The Destructive Male Rhetorical Analysis Women’s rights pioneer, Elizabeth Cady Stanton, in her speech, The Destructive Male, expresses her feelings about Women's suffrage in 1868, and brought to light the misconception that women are not equal to man and imply that men bring more destruction than restoration. Stanton instantly established her emotion toward the topic of “manhood suffrage,” saying men are “a destructive force, stern, selfish, aggrandizing, loving war, violence, conquest, acquisition, breeding in the material and moral world alike discord, disorder, disease, and death.” She connected the emotion to the repetition of the letter “d,” which is also an alliteration. The words acquainted with the letter create a sense of discomfort in the minds of the audience, causing them to feel sadness and pain without actually having it inflicted upon them. She continued her tone of the story with loss and cruelty. The statement, “Through what slavery, slaughter, and sacrifice, through what inquisitions and imprisonments, …show more content…
She says, “To mourn over the miseries of others, the poverty of the poor, their hardships in jails, prisons, asylums, the horrors of war, cruelty, and brutality in every form, all this would be mere sentimentalizing.” This reflects the personality of women to be very kind, but also shows that men don’t show the mercy or affection needed in some areas. She also showed this in the quote from the first paragraph, “...while mercy has veiled her face and all hearts have been dead alike to love and hope!” She implied that men aren’t showing the love they must show in order to have peace, therefore bringing destruction. She then reminded us that mother nature is trying to repair all of the destruction in the world. She used the term “mother nature” because it causes the audience to connect the earth with the gender of the woman and how they are kind is
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Men and women both drive cars, it’s a simple necessity to be able go to work for most people, however, from the commercials on television, one would assume that men are the primary purchasers of cars. In Steve Craig’s essay, Men’s Men and Women’s Women, he analyzes four commercials to illustrate how advertisers strategically targets the viewers. Craig argues that advertisers will grasp the attention of the viewer by the gender ideals that both men and women have of each other. Not only do advertisers pick a target audience demographic, but they also will target the audience at specific time to air their commercials. By analyzing an Audi and Bud Light commercial, one can see that Craig arguments are true to an extent but it appears that commercials have gone from an idealized world to a more realistic and relatable stance. for are still [true, however it seems that commercials may have altered to appear more realistic.] [relevant to an extent. This is to say, it appears that advertisers may have altered their commercial tactics. ]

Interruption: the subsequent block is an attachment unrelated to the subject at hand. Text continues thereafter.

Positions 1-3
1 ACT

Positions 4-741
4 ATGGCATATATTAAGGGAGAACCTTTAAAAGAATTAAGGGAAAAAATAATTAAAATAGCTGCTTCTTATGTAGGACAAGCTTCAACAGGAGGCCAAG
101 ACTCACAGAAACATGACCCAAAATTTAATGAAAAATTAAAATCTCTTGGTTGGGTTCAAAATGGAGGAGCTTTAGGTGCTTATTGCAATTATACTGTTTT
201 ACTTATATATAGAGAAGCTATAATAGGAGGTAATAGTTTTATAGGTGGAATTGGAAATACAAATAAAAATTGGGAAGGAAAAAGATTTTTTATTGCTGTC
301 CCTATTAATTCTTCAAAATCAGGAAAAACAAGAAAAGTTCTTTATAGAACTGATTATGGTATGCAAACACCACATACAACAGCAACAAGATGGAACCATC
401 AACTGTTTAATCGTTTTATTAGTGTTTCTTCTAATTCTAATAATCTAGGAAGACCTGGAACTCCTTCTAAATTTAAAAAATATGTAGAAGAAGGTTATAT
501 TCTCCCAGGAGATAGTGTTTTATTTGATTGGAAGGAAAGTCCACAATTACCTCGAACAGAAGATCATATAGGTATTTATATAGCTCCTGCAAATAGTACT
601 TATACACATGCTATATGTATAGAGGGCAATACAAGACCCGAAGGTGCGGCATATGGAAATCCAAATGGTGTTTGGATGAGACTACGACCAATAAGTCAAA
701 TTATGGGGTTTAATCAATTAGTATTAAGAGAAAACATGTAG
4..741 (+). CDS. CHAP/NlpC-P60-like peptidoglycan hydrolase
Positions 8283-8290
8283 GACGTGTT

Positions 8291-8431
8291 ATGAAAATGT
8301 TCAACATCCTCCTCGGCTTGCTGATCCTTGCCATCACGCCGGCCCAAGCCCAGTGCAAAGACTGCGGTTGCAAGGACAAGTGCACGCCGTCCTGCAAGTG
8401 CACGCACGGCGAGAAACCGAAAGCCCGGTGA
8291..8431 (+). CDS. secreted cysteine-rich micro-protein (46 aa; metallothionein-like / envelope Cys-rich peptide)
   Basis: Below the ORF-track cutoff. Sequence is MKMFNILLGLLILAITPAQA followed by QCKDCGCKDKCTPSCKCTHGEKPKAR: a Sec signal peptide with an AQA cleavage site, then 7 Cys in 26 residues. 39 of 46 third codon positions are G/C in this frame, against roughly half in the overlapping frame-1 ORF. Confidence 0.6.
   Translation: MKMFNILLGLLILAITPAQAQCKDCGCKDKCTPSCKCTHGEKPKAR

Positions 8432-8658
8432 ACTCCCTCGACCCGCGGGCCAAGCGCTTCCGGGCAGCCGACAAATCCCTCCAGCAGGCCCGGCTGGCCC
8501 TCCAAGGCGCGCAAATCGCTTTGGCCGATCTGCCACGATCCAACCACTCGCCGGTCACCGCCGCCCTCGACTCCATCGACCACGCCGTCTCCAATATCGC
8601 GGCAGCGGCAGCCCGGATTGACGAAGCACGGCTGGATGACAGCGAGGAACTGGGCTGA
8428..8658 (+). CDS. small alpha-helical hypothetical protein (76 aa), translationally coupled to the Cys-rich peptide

It amazes me how a few decades ago can seem like a whole different world. A course of time can impact our lives more than we know it. In the article, A Day Without Feminism by Jennifer Boumgoidnei and Amy Richntds, both of these authors created this piece to inform their audience that although women have gained more rights over time, there was still more progress to be made. These authors gave many examples of how life for women had been, the obstacles they had to overcome, and the laws women had to break for equality.
Susan B. Anthony is the most well known name in women's rights from the 1800s. Most people who are not familiar with the history of this time are aware of Susan's reputation and nearly everyone of my generation has seen and held a Susan B. Anthony silver dollar. For these reasons I was greatly surprised to learn that Elizabeth Cady Stanton was the original women's rights movement spokeswoman and Susan B. Anthony her protégé.
However, the writers of the Constitution had omitted women in that pivotal statement which left women to be denied these “unalienable” rights given to every countryman. Gaining the support of many, Elizabeth Cady Stanton, the leader of the Women’s Rights Movement declared at Seneca Falls that women had the same rights as men including the right to vote and be a part of government. The Women’s Rights movement gained support due to the years of abuse women endured. For years, men had “the power to chastise and imprison his wife…” and they were tired of suffering (Doc I). The new concept of the cult of domesticity supported women’s roles in society but created greater divisions between men and women.
Guys vs Men is an essay written by Dave Barry on the difference of guys and men. In paragraph six, Dave Barry lists three characteristic to help support his belief about guys. The first characteristic is “Guys Like Neat Stuff” which expresses the captivation he has with his brand new computer. The next portrayal is titled “Guys Like a Really Pointless Challenge.” In this section, he describes a circumstance in which his resolve to beat another man in a forty-yard sprint resulted in being mocked for losing the bet he had made. The final representative states that “Guys Do Not Have a Rigid and Well-Defined Moral Code.” Barry talks about guys as not being bound by a rule book. Many guys know of the unrecorded code but refuse to accept by it. The
From the mouth of Elizabeth Cady Stanton, the author of “Declaration of Sentiments and Resolutions,” came the fiercely depicted words that draws a picture of disparity among the treatment between man and woman. She wholeheartedly believed in the justice of having equal representation of the rights of either gender. When she decided, in July of 1848 in Seneca Falls, New York, to present this document to the members of the rudimentary women’s right convention, she knew this would be the colossal beginning for the dissension of gender equality. In addition to being published in the same month of the Declaration of Independence, it also borrowed the structure and intended purpose to create an eye-opening declaration